In the beginning, the sovereign Dutch West India Company made relatively little provision for health, although in this regard its record was to improve. Company directors originally required the colonists to support a church and the schooling of children. Their concern with health, however, at first was limited to the appointment of “zieckentroosters,” or comforters of the sick.

These comforters were lay Bible readers. Their function was to bring religious solace to those afflicted with physical ailments. Officially serving in that capacity and receiving pay from the Company at an early day were Eva Pietersen Evertsen and one Molcnaer. Two other comforters of the sick emigrated in 1625, Sebastian Jan Crol and Jan Huyck, Peter Minuits’ brother-in-law. Crol later became agent of the Van Rensselaer patroonship near Albany, and Huyck a Company official in New Amsterdam.

Of the physicians who came to New Netherland, the leader was Dr. Johannes La Montagne, a Huguenot also known as Jean Mousier de la Montagnie. Born in France in 1595, La Montagne’s family had migrated to Holland, where his father became a physician and pharmacist. La Montagne took his medical degree at Leyden. He first visited New Netherland in 1624. Thirteen years later he returned here with his wife and children and spent twenty years in the colony. His abilities were such that Director William Kieft appointed him Councillor in 1638, an office he retained under Stuyvesant. He criticized Kieft’s dictatorial exercise of power and opposed his rash Indian policy which nearly brought the colony to ruin in 1643. His standing as Councillor remained unimpaired for the reason, it is said, that Kieft was grateful toward the doctor for disarming an enraged farmer who attempted to pistol him.

For a time, La Montagne acted as schoolmaster. Later he served as commandant at Fort Orange, where in 1664 he surrendered the post to the English. His son, Jan, was one of Manhattan’s twenty-eight school teachers in 1664, and his daughter, Rachel, became the wife of Dr. Gysbert van Imborch of Esopus. From the record, Dr. La Montagne was a man of uncommon ability, for besides conducting an extensive medical practice among colonists and the Indians, he discharged important executive duties with distinction.

Two other academically trained physicians in New Netherland took up their professional duties late in the Dutch era. One of them, Dr. Samuel Megapolensis, was the son of Domine Johannes Megapolensis, for many years the most influential clergyman in the colony. Samuel was a Harvard student in New England three years before completing his studies in the Netherlands, where he took degrees both in theology and medicine. He returned to New Amsterdam in 1664 and became the first university-trained physician in Brooklyn. Another medical school graduate, Dr. Johannes Kerfbyle, received his degree at Leyden and emigrated to New Netherland in 1664 at the age of 29. During the English administration, he was, in 1687, appointed physician to the poor, and in 1698 he was elected member of the Provincial Council. His investigation in 1691 of the mysterious circumstances surrounding the death of Governor Slaughter resulted in his performing probably the first autopsy in America.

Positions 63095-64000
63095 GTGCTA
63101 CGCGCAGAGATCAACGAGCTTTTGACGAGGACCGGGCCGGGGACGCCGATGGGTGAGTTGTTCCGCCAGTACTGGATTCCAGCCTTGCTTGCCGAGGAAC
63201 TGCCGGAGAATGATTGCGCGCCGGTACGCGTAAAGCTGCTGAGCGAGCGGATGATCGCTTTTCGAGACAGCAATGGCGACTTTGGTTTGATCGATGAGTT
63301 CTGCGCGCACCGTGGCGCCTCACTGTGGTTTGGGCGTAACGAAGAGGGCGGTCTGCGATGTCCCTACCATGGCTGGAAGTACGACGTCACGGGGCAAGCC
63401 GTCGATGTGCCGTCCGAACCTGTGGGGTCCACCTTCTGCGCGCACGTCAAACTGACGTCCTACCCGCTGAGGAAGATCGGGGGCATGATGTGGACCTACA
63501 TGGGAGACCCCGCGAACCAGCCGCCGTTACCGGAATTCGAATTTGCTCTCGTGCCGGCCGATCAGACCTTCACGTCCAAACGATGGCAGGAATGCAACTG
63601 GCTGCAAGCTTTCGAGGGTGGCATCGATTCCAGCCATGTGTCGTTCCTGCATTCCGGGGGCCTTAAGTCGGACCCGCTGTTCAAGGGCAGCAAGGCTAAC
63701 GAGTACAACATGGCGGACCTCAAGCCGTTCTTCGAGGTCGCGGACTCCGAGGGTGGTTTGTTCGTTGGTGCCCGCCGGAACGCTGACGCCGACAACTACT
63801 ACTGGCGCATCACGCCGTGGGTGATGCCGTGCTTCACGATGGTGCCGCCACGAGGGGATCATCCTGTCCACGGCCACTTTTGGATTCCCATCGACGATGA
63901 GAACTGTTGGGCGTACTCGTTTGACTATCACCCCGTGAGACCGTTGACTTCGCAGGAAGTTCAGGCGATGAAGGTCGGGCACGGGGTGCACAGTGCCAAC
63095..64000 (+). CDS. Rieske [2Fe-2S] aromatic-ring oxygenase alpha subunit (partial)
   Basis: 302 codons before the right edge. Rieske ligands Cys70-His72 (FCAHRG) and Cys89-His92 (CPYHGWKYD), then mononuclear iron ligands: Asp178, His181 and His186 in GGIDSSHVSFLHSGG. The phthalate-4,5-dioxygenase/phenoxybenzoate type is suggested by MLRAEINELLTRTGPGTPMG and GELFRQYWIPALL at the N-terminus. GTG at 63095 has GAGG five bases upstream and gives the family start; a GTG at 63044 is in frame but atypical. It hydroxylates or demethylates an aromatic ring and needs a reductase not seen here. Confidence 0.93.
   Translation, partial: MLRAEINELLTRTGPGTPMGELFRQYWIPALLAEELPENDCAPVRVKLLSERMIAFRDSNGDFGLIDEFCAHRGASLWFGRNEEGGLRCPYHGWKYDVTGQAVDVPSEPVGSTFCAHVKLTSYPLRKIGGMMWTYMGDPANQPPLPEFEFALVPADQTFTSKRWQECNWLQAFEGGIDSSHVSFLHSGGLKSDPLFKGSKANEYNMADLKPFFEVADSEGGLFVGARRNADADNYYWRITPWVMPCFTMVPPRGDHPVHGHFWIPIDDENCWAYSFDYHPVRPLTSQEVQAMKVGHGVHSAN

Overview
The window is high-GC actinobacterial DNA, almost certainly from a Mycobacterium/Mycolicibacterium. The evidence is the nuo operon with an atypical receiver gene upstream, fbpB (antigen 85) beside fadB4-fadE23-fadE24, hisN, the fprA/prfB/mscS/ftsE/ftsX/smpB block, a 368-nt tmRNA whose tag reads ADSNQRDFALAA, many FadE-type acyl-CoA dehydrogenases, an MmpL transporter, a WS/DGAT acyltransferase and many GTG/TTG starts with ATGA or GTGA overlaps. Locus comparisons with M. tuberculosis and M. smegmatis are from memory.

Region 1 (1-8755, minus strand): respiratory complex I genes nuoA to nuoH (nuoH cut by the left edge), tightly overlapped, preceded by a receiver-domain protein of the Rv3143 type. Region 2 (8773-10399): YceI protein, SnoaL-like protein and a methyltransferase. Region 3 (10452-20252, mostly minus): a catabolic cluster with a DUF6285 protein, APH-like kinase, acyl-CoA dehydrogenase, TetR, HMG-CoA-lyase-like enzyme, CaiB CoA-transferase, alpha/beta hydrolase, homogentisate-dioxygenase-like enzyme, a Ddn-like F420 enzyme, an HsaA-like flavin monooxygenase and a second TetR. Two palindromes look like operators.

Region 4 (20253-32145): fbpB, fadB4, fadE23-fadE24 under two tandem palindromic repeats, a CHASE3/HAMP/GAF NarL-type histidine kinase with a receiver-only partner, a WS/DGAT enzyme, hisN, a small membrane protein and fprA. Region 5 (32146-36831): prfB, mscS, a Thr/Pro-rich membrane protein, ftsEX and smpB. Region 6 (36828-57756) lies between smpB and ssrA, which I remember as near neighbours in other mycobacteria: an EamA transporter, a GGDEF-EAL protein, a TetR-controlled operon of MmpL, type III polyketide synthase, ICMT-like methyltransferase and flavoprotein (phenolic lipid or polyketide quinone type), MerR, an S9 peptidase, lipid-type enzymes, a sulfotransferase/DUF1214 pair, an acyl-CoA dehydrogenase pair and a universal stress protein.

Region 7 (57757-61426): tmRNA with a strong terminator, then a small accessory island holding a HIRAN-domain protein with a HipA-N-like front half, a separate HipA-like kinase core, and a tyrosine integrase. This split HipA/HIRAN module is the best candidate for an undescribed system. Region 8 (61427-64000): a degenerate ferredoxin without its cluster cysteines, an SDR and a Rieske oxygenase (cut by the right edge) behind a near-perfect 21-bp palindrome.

During most of the colonial period, surgeons practiced both in New Amsterdam and in New Netherland. Surgery had less professional standing in that day, being entirely distinct from medicine. These practitioners were known as “barber-surgeons,” an expression with a curious history. In medieval times tonsured priests served as physicians but were forbidden to perform surgery. Their lay assistants had as their prime duty to shave and bleed the monks. As time went on, these laymen assumed the task of administering surgical treatment outside the religious community and professed to serve the healing art. Guilds of barber-surgeons arose, with the brass basin and red-and-white banded pole symbolic of their public profession. Surgical guilds, dating back to the 15th century in the Netherlands, gradually developed a system of apprenticeship, service, and examination. The famous French barber-surgeon, Ambroise Pare (1510-1590), who discovered the method of ligating arteries to control hemorrhage, did much to free surgery from its humble origin and encrusted superstition. In so advanced a country as England, however, it was not until 1745 that the trade of barber was held, by Act of Parliament, to be “foreign to and independent of the practice of surgery.”